„Valljuk meg…a falunak nem is igen van viszonya a könyvvel” Népkönyvtárügy a két világháború között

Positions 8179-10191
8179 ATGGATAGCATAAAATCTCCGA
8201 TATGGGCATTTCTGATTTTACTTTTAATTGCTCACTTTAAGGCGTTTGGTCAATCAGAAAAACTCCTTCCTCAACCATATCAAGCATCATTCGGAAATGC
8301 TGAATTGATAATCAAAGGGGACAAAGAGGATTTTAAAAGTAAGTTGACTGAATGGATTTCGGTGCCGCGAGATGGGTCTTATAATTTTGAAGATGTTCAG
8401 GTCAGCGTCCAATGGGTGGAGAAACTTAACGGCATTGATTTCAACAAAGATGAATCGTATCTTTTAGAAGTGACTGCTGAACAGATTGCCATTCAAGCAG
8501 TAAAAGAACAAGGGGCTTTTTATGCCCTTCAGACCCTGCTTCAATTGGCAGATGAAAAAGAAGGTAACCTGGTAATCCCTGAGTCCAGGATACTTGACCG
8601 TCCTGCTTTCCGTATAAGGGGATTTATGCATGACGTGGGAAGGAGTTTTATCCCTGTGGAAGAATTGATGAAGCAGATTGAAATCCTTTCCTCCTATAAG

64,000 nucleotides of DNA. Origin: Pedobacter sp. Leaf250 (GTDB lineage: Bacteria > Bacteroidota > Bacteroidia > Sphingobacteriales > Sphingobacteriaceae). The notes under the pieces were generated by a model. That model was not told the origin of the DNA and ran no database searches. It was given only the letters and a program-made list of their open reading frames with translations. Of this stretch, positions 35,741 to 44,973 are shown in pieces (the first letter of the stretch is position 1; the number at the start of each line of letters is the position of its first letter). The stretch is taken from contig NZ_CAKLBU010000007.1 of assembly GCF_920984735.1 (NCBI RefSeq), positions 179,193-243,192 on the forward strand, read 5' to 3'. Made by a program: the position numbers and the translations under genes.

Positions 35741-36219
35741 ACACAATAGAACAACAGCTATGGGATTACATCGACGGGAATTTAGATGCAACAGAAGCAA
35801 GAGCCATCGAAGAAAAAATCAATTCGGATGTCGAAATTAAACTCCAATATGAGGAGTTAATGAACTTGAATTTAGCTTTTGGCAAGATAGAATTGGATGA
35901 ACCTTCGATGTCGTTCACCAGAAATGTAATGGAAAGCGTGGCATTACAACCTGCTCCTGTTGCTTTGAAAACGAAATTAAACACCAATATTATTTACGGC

The threefold division of the area of culture could be seen as early as during the period of the nationwide spread of folk education in the first half of the 19th century. In addition to the areas of adult education and amateur arts, first proposals were made in the area of library issues, too. This counted as a crucial question not only in folk education but also in cultural affairs in the Reform Era, no wonder the first public and lending libraries were established to meet these newly evolved needs. Raising the reading culture of village population and organising village library stocks, however, remained out of focus. It is mostly due to high costs that there was no rele-vant change during the following hundred years even though there were benevolent ideologists and theorists who came up with suggestions from time to time to improve conditions. Between the two world wars the primary target group of folk education was – in contrast with the urban orientation of the Monarchy – the rural agrarian population. This population’s levels of culture, material resources as well as cultural demands were very low. Although they were made a special focus by politics in terms of folk and adult education, they did not have their own circles of interests due to a lack of organic bottom-up development. Without doubt, this can also be attributed to material poverty, which, in turn, led to intellectual poverty. It is self-evident, though, that the issue of reading among village population was made a central issue by political focus. This raised not only quantitative but also qualitative questions. The question was not only how many books and publications would get to the agrarian population with lower levels of culture and education, but also which of these they would read and how a qualitative change could be reached in this respect. In the first part of my lecture I will elaborate on the general frames of folk li-brary issue of the period. Then I will present a concrete rural example, namely that of Somogy County, in order to point out the concrete events hidden behind the ideology. In my work I have used literature and archival sources.